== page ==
Trees in Anglo-Saxon England

Trees in Anglo-Saxon England : Literature, Lore and Landscape

By (author) Della Hooke

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Trees played a particularly important part in the rural economy of Anglo-Saxon England, both for wood and timber and as a wood-pasture resource, with hunting gaining a growing cultural role. But they are also powerful icons in many pre-Christian religions, with a degree of tree symbolism found in Christian scripture too. This wide-ranging book explores both the "real", historical and archaeological evidence of trees and woodland, and as they are depicted in Anglo-Saxon literature and legend. Place-name and charter references cast light upon the distribution of particular tree species (mapped here in detail for the first time) and also reflect upon regional character in a period that was fundamental for the evolution of the present landscape. Della Hooke is Honorary Fellow of the Institute for Advanced Research in Arts and Social Sciences at the University of Birmingham.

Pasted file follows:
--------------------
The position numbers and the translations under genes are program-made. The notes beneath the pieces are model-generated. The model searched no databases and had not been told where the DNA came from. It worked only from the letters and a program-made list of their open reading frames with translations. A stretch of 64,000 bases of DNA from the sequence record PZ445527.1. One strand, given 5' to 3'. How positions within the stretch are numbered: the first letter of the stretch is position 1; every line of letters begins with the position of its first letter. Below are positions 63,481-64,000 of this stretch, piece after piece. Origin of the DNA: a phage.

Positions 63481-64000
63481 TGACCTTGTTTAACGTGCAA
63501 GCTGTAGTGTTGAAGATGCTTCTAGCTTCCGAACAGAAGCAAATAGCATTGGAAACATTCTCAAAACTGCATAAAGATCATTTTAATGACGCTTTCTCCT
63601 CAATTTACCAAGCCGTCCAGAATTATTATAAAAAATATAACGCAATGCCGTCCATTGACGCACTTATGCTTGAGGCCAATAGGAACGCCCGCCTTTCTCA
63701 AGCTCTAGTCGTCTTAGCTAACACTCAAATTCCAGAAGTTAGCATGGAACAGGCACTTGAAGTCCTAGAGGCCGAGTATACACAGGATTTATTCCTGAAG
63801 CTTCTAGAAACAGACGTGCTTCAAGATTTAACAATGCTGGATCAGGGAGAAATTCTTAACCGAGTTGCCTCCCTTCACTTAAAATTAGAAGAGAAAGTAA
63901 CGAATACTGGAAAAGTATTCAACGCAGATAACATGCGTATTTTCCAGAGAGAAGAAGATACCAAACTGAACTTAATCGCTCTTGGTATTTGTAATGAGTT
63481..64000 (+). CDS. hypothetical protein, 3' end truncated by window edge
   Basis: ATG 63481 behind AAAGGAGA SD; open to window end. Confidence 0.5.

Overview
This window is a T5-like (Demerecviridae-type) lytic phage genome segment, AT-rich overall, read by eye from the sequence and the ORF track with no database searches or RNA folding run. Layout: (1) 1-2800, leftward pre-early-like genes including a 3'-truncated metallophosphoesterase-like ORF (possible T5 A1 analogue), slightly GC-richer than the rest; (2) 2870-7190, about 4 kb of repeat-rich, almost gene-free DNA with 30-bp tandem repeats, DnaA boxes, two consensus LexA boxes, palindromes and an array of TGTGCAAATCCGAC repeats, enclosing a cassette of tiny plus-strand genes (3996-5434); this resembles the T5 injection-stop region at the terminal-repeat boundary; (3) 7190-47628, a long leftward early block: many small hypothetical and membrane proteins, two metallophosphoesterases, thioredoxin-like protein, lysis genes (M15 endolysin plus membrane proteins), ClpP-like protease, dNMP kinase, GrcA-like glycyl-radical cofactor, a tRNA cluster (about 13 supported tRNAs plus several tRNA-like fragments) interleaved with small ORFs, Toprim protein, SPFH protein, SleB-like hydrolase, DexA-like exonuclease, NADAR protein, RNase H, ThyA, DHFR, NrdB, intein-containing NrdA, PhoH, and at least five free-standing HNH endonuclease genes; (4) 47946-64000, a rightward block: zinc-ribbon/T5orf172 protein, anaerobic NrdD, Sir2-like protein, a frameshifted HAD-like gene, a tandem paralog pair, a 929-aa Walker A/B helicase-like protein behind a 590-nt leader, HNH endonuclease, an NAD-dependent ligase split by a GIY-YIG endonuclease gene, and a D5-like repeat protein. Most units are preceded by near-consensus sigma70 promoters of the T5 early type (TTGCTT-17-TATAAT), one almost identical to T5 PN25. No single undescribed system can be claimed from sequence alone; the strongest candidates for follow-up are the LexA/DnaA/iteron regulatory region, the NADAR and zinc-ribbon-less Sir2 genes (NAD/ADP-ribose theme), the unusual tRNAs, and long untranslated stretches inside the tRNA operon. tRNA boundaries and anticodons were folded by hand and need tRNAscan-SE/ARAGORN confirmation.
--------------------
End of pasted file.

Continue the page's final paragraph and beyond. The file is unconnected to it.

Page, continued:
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  • Paperback | 322 pages
  • 170.18 x 243.84 x 20.32mm | 816.46g
  • 18 Apr 2013
  • Boydell & Brewer Ltd
  • The Boydell Press
  • Woodbridge
  • English
  • Reprint
  • 24, 6 black & white illustrations, 18 black & white line drawings, 6 black and white, 18 line drawing
  • 184383829X
  • 9781843838296
  • 407,891

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To look at any tree after reading (the) book is to have a clearer grasp of what someone might have made of it (literally and metaphorically) a thousand years ago. SALONAn enormously detailed and authoritative study (which) has much to offer Anglo-Saxon scholarship. (...) An excellent volume. LANDSCAPE HISTORY(A) well-written and thoughtfully constructed book. MEDIEVAL ARCHAEOLOGY (A) deeply researched and engagingly written book. THE MEDIEVAL REVIEW

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